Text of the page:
Posted in Daily Report
By: Tom Gentile on November 16th, 2021 • 2 mins read
I Never Buy Calls or Puts on the Expensive IV List
I told everyone that was tuned in to the Money Morning Live session this morning is that options shown on the Expensive IV list are ones I never buy… Calls or Puts.
A component or part of an options price is affected by Implied Volatility. When IV is high and then suffers what’s called a Volatility Crush the damage to an option position could be severe.
This can all happen regardless of the stock price move as well
When does an Option Tend to be Expensive?
One time an option’s IV tends to rise is going into its earnings report.
The anticipation of traders expecting a big move in the price of the stock based on their expectations of what the actual earnings and revenue report is going to be.
If one buys an option prior to earnings and holds over the actual announcement, the IV can drop simply because there is no more expectation or what if as the stock has already announced; the reason for the trade is over and the drop in IV could drop the premium of the option leaving you an option to sell to close at a lower price than that for which you bought it to open.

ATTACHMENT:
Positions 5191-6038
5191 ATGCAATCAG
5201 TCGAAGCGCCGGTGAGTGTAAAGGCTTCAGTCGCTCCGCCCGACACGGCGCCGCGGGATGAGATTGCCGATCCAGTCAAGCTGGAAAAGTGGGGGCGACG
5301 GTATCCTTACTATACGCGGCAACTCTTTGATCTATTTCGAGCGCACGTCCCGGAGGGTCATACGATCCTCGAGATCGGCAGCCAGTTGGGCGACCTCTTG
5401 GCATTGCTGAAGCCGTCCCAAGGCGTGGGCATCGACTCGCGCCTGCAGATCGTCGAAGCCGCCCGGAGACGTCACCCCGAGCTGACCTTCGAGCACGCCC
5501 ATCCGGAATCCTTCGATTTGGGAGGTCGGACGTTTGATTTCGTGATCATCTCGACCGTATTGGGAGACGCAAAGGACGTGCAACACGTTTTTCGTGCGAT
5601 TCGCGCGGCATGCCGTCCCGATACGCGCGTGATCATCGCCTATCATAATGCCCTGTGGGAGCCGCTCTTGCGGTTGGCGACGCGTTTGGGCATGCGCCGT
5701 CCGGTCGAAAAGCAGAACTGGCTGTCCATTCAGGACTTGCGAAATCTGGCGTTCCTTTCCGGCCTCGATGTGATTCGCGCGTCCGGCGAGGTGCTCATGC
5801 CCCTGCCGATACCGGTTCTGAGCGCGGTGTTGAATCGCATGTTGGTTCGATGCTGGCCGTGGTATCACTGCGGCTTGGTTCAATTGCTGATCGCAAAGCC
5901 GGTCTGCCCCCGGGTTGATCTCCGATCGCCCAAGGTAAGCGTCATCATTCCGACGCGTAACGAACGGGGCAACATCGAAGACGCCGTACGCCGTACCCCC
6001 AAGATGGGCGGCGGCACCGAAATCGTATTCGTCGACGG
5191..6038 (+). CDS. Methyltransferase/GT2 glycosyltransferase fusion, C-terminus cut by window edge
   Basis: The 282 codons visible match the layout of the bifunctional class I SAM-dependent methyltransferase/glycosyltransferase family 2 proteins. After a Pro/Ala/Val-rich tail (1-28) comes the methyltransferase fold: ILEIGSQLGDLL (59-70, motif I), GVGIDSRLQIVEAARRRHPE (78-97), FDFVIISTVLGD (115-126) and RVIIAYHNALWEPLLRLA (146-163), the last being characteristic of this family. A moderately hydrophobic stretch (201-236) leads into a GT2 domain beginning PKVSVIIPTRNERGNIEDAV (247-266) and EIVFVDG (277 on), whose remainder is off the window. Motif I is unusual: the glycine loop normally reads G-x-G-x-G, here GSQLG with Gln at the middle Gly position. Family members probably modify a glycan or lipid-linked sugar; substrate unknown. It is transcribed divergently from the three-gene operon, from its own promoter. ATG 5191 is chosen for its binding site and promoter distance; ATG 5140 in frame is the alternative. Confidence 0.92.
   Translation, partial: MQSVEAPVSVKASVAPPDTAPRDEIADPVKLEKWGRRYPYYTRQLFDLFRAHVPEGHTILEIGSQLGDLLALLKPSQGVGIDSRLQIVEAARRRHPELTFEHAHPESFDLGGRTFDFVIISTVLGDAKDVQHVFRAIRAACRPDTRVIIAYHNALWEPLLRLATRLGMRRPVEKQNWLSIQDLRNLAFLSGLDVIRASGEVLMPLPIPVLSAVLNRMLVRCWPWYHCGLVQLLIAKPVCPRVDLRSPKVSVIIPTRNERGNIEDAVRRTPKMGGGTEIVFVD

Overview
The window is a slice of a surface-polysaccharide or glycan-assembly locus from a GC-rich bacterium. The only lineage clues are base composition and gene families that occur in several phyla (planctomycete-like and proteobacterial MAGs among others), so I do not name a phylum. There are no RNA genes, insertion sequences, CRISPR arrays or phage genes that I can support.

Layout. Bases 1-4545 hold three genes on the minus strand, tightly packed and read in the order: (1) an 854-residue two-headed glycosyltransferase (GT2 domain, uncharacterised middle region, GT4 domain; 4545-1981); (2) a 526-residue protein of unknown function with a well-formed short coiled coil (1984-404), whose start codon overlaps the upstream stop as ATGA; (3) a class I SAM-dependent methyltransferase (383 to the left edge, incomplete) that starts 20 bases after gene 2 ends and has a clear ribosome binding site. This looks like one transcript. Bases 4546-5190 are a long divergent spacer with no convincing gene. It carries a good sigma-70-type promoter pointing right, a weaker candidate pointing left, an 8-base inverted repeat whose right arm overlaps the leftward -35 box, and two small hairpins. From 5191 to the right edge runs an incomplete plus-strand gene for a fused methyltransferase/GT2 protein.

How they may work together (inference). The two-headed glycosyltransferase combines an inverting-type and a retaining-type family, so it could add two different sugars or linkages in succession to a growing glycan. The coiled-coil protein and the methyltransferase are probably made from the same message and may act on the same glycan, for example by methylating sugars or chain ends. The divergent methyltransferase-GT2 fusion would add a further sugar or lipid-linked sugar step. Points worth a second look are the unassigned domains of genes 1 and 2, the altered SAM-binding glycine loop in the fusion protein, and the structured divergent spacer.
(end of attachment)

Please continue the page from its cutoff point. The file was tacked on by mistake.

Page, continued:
How can you tell if an option is expensive or cheap?
My tools! You can look at the Options Rankers Morning Reports Lists (Log in > Options > Rankers > Morning Reports). You can superimpose the ATM Implied Volatility for various range of days over the actual chart Or search another options ranker called IV Expensive / Cheap (Log in > Options > IV Expensive / Cheap).